THE SOUND AND THE SILENCE: THE ALEXANDER GRAHAM BELL STORY
Produced by Kim Todd and Luciano Lisi Green
Volume 21 Number 5
This marvelous film, developed for TV by Jon Glascoe, is a delight to the eye from start to finish. The film follows the life of Alexander Graham Bell from his early childhood in Scotland, where the young Alex first discovered the joy of the sights, smells and sounds of nature, but especially the sound. His mother, Eliza, played beautifully by Brenda Fricke, is a learned person, whose hearing disability does not stop her from fully enjoying her life and family. In a joyous scene in the film, young Alex learns that by holding his lips to his mother's temple she can hear the vibrations of words.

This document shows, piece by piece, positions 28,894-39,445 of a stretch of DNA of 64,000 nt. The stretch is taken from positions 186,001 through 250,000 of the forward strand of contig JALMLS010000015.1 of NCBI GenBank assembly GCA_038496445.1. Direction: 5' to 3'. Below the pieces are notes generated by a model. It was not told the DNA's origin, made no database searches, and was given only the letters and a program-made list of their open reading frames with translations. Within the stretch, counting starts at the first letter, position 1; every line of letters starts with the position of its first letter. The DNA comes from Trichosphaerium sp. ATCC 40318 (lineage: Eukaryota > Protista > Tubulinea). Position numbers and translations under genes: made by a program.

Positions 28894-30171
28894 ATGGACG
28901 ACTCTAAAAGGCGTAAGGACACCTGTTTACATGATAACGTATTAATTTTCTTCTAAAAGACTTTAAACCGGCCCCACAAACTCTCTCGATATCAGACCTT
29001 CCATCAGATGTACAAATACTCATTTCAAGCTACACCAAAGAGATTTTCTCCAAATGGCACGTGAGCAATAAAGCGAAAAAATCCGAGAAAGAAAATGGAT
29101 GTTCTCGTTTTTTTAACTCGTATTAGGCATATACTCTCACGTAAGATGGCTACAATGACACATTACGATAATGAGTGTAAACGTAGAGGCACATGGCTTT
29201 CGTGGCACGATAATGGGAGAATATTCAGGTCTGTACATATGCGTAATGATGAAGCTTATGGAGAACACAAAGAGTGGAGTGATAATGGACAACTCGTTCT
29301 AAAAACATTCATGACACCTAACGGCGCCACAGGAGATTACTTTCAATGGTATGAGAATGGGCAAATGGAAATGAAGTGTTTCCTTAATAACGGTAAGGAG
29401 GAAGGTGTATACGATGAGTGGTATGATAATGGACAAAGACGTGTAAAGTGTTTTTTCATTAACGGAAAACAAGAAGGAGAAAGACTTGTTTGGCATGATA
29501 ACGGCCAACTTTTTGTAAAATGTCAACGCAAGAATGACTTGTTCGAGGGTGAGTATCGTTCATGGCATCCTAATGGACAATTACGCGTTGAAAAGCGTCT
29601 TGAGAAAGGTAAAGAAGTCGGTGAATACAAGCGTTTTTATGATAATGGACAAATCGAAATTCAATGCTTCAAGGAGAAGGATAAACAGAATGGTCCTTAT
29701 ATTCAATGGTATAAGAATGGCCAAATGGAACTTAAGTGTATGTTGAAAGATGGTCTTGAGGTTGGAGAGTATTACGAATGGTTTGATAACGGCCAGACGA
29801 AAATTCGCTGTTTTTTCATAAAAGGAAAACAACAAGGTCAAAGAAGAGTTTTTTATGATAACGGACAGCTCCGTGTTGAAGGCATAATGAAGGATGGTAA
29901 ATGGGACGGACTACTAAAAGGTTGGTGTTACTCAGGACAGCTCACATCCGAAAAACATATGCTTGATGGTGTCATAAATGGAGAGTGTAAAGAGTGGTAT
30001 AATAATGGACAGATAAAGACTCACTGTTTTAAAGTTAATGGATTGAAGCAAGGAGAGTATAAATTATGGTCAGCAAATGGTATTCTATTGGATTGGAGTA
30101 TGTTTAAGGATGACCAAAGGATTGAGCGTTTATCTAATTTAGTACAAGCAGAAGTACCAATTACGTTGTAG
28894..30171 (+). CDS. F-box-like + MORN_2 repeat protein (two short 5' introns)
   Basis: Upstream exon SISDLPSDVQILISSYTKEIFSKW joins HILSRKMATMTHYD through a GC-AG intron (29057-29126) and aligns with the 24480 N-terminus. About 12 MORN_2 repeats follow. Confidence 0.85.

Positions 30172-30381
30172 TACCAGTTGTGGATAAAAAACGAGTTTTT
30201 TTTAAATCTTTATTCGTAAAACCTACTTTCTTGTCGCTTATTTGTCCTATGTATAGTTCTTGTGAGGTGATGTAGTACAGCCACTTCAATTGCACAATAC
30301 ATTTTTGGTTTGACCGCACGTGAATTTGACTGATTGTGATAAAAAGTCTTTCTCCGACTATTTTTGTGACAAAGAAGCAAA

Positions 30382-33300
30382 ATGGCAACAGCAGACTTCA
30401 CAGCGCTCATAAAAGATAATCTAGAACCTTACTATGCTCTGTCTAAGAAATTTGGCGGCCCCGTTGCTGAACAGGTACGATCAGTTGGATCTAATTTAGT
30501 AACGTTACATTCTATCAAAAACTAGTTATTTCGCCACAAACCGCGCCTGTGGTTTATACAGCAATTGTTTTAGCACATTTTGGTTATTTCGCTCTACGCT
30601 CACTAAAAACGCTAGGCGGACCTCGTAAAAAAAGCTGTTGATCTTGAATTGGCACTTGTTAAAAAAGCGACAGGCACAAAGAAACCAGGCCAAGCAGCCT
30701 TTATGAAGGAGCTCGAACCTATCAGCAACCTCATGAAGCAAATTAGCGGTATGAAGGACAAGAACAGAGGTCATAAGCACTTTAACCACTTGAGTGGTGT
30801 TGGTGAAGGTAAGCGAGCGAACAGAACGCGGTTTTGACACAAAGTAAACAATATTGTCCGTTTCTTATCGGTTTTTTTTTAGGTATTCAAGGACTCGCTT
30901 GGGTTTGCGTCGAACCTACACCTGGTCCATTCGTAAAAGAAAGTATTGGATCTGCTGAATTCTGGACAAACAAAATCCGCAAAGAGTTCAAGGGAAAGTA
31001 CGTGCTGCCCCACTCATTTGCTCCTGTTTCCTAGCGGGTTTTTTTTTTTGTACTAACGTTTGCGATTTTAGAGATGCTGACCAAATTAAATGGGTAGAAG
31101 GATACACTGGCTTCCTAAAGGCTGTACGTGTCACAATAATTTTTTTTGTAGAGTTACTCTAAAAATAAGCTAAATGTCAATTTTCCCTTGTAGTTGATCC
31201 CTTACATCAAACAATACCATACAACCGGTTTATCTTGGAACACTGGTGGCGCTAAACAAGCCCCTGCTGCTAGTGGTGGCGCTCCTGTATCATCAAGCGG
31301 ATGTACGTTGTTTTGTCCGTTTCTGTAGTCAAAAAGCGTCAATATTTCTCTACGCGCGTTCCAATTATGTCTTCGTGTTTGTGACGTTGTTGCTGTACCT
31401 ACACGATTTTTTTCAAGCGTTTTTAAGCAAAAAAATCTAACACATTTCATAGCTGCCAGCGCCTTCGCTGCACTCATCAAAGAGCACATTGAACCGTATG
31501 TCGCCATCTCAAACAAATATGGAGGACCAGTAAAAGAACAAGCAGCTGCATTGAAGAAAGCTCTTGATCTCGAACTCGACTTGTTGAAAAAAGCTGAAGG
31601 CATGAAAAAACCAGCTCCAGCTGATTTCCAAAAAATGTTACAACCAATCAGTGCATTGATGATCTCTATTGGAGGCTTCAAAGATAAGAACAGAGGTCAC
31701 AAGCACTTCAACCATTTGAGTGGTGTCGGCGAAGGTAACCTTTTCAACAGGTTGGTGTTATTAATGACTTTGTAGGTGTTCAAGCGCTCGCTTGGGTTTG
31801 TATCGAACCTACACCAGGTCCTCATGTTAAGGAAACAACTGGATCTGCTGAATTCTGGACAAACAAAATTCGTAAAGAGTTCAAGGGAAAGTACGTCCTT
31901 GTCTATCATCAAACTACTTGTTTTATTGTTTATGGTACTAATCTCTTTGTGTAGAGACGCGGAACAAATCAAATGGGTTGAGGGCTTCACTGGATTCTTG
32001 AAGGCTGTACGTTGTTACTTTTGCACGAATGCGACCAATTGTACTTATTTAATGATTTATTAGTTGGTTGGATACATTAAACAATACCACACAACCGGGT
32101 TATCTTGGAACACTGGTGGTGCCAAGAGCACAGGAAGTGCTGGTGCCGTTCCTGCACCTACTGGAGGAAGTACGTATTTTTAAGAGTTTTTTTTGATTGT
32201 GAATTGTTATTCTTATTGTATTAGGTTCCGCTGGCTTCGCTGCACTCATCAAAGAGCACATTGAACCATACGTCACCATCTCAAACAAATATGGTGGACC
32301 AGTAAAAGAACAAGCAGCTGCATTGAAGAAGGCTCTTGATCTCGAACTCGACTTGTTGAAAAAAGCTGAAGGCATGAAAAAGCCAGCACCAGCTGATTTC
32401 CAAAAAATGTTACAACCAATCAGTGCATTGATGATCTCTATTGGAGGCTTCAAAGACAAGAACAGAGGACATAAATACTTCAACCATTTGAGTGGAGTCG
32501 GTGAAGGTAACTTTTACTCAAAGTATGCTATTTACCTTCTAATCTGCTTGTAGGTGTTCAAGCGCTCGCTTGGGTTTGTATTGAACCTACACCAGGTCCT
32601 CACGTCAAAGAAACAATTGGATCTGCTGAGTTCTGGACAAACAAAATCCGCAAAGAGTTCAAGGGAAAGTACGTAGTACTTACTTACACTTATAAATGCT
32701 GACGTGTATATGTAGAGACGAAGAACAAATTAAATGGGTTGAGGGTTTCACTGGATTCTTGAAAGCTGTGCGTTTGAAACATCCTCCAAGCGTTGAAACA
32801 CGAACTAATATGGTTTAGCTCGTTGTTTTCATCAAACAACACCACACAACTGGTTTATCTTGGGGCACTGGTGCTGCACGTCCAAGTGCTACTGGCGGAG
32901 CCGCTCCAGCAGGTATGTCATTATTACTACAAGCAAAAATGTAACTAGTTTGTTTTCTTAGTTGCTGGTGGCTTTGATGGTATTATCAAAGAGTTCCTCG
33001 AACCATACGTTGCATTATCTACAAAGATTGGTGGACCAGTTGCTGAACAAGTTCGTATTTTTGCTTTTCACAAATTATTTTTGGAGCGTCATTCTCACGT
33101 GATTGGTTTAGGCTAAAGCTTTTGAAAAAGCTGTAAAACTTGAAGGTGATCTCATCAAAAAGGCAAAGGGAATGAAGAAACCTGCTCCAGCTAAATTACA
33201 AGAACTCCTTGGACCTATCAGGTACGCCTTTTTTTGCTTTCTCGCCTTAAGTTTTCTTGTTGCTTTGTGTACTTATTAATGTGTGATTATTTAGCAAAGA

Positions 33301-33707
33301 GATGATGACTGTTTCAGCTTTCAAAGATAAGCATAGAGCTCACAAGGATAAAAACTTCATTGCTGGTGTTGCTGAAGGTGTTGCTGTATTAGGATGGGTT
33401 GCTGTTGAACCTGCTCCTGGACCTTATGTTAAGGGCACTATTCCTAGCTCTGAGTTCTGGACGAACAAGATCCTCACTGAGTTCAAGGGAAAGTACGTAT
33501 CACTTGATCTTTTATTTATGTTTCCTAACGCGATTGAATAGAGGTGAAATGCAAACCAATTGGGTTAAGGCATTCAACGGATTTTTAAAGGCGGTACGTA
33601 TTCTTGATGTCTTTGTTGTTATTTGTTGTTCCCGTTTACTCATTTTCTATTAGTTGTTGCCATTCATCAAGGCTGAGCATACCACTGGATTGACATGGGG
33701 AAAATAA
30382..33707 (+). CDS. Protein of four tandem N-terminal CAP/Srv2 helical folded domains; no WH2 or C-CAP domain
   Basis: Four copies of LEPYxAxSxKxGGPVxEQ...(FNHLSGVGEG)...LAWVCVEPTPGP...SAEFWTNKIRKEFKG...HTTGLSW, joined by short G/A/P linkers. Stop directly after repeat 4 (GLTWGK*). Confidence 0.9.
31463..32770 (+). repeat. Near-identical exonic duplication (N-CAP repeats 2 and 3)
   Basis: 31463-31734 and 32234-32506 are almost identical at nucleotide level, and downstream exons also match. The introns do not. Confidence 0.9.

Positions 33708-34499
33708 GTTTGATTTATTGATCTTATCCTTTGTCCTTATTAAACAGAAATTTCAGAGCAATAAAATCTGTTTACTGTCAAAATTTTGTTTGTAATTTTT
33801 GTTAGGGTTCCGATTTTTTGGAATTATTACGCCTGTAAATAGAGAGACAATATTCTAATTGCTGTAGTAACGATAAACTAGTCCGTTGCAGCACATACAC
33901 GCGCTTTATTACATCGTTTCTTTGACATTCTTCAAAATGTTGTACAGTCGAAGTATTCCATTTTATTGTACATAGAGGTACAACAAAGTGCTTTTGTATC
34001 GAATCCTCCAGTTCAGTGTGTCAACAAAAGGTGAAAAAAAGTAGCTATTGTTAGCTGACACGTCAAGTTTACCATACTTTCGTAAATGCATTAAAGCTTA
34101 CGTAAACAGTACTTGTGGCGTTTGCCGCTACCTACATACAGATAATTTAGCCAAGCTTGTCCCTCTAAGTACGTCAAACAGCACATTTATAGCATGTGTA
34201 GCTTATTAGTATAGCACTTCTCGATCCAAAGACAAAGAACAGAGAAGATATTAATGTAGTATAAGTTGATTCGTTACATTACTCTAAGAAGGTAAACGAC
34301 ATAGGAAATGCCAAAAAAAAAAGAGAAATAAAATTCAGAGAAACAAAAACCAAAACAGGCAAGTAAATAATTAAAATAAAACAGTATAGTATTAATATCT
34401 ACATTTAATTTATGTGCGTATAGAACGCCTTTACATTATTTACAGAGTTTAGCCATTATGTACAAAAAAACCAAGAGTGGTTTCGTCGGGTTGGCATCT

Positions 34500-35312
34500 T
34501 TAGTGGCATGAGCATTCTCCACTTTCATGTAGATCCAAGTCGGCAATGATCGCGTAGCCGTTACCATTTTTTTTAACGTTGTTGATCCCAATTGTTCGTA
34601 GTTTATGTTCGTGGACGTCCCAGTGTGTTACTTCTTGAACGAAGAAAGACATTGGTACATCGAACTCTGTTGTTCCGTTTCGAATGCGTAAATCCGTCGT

This is an excellent film, well acted, with appropriate visual treats for the historian. Filmed on location, it is truly a delight to the eye.
Bell's father Melville, though a gruff old man, does lead his son to realize that there are no limitations in life - that everything can be overcome, and this becomes Alex's lifelong motto. Melville Bell is best remembered as the inventor of Visual Speech. In his travels we follow Alex to Brantford, Ontario, and Boston, Massachusetts.
This film is easily the equal of anything glitzy Hollywood and the large American studios can turn out. This New Zealand/ Canada co-production is a must for every library.
Michele F. Kallio is a former teacher-librarian in Blacks Harbour, New Brunswick.
1971-1979 | 1980-1985 | 1986-1990 | 1991-1995
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